Wednesday, December 5, 2012

The Elephant From Baghdad

The Elephant from Baghdad is written by Mary Tavener Holmes and John Harris and illustrated by Jon Cannell.  The story itself, of Charlemagne being gifted an albino elephant from Harun al-Rashid, caliph of Baghdad, is FASCINATING.  The journeys that the ambassadors made, on FOOT, from present day Germany to Baghdad was long and arduous.  I can only imagine the return trip with…an elephant.  I think I would be pretty concerned that the ginormous clock would fall off the elephant’s back.  Just me?  I believe it is all true as transcribed by Notker the Stammerer.  He even says, “But it is true.  I swear it.”  I like that photographs of real artifacts were interspersed with Cannell’s illustrations.  The story telling from Notker the Stammerer’s point of view was well done, realistic and also showed that it was the monks of the time who recorded history and so, it was from their point of view that accounts came to be known to others. 

The Elephant From Baghdad
ISBN: 978-0-7614-6111-1
Published 2012 by Marshall Cavendish Children
I borrowed this copy from my public library to read and review.
Just today, I received a review copy from the publisher for CYBILS.

Here Come the Girl Scouts!

Here Come the Girl Scouts by Shana Corey and illustrated by Hadley Hooper has gump-shun, just like Juliette "Daisy" Gordon Low.  While I was a girl scout myself, I never knew the story of Juliette Gordon Low.  In fact, I didn't know who the founder of the girl scouts was.  Last year marked the 100th anniversary of the girl scouts and as such, many of my students participated in celebrations surrounding the centennial of the Girl Scouts and celebrating its founding leader, Juliette Gordon Low.  As a result, more than one of my third graders were asking for books on Juliette Gordon Low when they began their wax museum biography assignment.  To which I replied...who?  I promptly got materials from the public library to fill the gap that existed in our school library at the time.  And, now, after reading this picture book biography of Juliette Gordon Low, I can understand the fascination with her.  From childhood on, Juliette or Daisy (as I will now refer to her as because I'm getting tired of typing out Juliette Gordon Low...), so Daisy was different.  She'd actually fit in quite well 100 years later (I think), but maybe because she changed the way the world looks at girls.  She changed the way girls look at the world.  Daisy was truly ahead of her time, recognizing the importance of conservation, the importance of building confident young females, the importance of acceptance and understanding.  She was my kinda gal!

Some things I wish I'd learned as a girl scout:
  • How to secure a burglar with eight inches of cord (because, you know what I always have on hand...eight inches of cord!)
  • How to stop a runaway horse (what did they do??)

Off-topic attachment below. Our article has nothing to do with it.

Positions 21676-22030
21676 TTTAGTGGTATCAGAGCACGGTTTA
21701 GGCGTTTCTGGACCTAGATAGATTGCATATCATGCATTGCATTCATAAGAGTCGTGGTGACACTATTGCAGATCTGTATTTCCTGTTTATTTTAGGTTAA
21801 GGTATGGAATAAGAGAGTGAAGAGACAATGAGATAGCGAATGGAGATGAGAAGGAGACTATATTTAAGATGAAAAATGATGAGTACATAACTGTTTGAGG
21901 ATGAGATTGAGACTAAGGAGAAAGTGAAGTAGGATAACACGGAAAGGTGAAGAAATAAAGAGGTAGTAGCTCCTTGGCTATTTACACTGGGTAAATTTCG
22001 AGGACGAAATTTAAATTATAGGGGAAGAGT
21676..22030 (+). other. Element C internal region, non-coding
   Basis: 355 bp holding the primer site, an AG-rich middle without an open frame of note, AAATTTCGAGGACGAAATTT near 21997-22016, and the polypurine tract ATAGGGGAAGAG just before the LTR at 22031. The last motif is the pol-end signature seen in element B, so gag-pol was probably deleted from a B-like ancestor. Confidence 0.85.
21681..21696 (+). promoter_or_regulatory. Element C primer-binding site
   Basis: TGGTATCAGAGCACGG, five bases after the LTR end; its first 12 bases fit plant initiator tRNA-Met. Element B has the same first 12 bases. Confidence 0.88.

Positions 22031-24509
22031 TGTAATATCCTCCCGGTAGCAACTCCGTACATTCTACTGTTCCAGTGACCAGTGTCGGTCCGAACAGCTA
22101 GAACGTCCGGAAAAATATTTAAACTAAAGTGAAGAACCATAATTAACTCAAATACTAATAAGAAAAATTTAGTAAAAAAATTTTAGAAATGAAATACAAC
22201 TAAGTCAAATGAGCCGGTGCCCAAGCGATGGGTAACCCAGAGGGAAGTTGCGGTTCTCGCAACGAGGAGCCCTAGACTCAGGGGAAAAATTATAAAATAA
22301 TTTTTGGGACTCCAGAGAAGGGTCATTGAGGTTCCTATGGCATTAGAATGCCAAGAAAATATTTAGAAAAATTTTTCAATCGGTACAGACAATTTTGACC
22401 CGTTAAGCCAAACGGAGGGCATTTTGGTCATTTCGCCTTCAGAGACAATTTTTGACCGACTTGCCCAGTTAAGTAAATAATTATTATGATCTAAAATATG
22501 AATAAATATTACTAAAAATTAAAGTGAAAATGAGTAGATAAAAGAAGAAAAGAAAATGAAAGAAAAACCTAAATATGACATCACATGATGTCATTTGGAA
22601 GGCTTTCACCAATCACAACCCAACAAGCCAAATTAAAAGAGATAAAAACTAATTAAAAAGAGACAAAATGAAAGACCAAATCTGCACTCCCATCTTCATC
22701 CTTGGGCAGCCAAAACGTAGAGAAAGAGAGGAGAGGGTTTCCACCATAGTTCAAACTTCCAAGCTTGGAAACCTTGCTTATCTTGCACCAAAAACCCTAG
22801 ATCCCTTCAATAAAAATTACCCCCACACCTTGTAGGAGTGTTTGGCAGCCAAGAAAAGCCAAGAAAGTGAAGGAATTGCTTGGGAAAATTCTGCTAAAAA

• How to get the skin off a sardine (are you supposed to?)
  • How to brush your teeth if a crocodile takes your toothbrush (IF?  I think you might have bigger problems in this situation...)
And badges I wish had existed:
  • Dairy Maid 
  • Interpreter
  • Flyer
  My favorite element are the quotes from the first Girl Scout Handbook throughout the story.  "Every little girl...goes to make up some part or parcel of our great whole nation."  

Here Come the Girl Scouts!
ISBN: 978-0-545-34278-0
Published 2012 by Scholastic Press
I borrowed this copy from the library to read and review.
I plan to add this book to our school library collection.

If You Lived Here

If You Lived Here…You’d already be home.  Each time I looked at this book, that is what I thought.  And yet, not one of these homes reflected my own.  I’d love to see each of them up close and some I have in my travels.  I’ve seen a Greek island village as pictured on the cover, and I’ve seen the canals of Venice and the homes that exist there.  Others I’ve seen in movies, but I welcomed this unique opportunity to learn details of how they came to look the way they do and why.  I never pictured a log cabin as being two separate spaces.  With the explanation that trees taller than 16 feet were tough to find, it makes perfect sense.   Many homes had features designed for protection from outside intruders.  Adobe homes had ladders that could be pulled up and inside so that intruders could not get inside.  It’s a wonder though that invaders didn’t start carrying ladders with them.  Where there’s a will.  Drawbridges used to access, or drawn up to not access do provide quite the barrier to entering a French chateau.  Protection isn’t always from outsiders, though the design of a Chinese Fujian tulou does look to present quite an obstacle with its high walls.  Natural elements, such as earthquakes also need to be considered, especially depending on your location and the likelihood of such events.  The Fujian tulou is designed to withstand the impact of an earthquake with walls that thin out at the ground level and curve.  Back to intruders, “white towns” found on many Greek islands through the Aegean Sea had streets throughout the village that were laid out like a maze, intentionally, to trick invaders and make them get lost once on land.  Overall, each of the homes featured in “If You Lived Here” was fascinating and the illustrations which were also created by author Giles LaRoche appear to have painstaking detail.  The style of bas-relief paper cut collage is such an intricate process to create each of these homes.  I am interested to check out LaRoche’s other work as well.  

If You Lived Here
ISBN: 978-0-547-23892-0
Published 2011 by Houghton Mifflin Books for Children
I borrowed this copy from the public library to review.
After reading and reviewing, I also received a review copy from the publisher specifically for the CYBILS.